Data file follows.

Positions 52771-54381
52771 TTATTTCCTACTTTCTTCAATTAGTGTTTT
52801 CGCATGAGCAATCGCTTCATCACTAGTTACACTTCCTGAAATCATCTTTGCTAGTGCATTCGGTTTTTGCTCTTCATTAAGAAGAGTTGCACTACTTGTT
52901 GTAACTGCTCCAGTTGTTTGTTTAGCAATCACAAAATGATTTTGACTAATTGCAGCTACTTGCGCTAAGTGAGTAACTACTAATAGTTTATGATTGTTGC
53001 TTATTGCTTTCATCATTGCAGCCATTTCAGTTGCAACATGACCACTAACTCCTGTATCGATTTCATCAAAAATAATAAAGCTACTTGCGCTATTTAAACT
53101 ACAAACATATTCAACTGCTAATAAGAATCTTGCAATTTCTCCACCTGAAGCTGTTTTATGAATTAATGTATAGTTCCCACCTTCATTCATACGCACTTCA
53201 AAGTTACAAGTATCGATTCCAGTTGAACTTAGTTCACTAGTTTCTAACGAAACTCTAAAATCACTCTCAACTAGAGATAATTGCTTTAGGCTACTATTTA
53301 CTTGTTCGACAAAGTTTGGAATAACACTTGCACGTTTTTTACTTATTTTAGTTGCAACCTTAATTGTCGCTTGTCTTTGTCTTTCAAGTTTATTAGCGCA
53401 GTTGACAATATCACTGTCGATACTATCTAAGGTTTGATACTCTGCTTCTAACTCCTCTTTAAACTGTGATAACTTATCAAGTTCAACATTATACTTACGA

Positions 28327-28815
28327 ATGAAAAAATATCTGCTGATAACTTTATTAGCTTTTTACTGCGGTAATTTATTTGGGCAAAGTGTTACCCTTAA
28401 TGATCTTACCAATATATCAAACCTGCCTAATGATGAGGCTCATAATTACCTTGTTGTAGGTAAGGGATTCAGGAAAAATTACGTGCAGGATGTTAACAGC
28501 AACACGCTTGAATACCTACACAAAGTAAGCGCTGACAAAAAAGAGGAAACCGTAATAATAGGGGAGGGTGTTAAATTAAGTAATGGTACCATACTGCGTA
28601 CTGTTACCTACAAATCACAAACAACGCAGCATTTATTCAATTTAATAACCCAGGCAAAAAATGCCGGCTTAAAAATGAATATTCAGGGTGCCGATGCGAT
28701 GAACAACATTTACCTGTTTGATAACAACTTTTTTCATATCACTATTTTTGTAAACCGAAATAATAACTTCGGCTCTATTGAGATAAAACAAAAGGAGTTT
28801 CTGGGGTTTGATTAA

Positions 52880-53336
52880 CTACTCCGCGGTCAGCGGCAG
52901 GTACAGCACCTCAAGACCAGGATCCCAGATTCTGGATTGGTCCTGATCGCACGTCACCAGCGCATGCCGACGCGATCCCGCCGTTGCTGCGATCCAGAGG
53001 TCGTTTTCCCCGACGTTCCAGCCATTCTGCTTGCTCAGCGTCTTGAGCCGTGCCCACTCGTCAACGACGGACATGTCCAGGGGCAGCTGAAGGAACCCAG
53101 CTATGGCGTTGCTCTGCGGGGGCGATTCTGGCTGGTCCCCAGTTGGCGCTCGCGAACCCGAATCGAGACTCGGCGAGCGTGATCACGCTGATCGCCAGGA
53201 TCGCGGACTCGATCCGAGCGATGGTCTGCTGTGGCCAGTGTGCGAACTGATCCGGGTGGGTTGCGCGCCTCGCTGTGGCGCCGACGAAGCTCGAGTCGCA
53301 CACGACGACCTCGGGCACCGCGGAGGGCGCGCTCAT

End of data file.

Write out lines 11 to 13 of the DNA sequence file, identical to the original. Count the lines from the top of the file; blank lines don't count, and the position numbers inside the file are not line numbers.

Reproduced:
28327 ATGAAAAAATATCTGCTGATAACTTTATTAGCTTTTTACTGCGGTAATTTATTTGGGCAAAGTGTTACCCTTAA
28401 TGATCTTACCAATATATCAAACCTGCCTAATGATGAGGCTCATAATTACCTTGTTGTAGGTAAGGGATTCAGGAAAAATTACGTGCAGGATGTTAACAGC
28501 AACACGCTTGAATACCTACACAAAGTAAGCGCTGACAAAAAAGAGGAAACCGTAATAATAGGGGAGGGTGTTAAATTAAGTAATGGTACCATACTGCGTA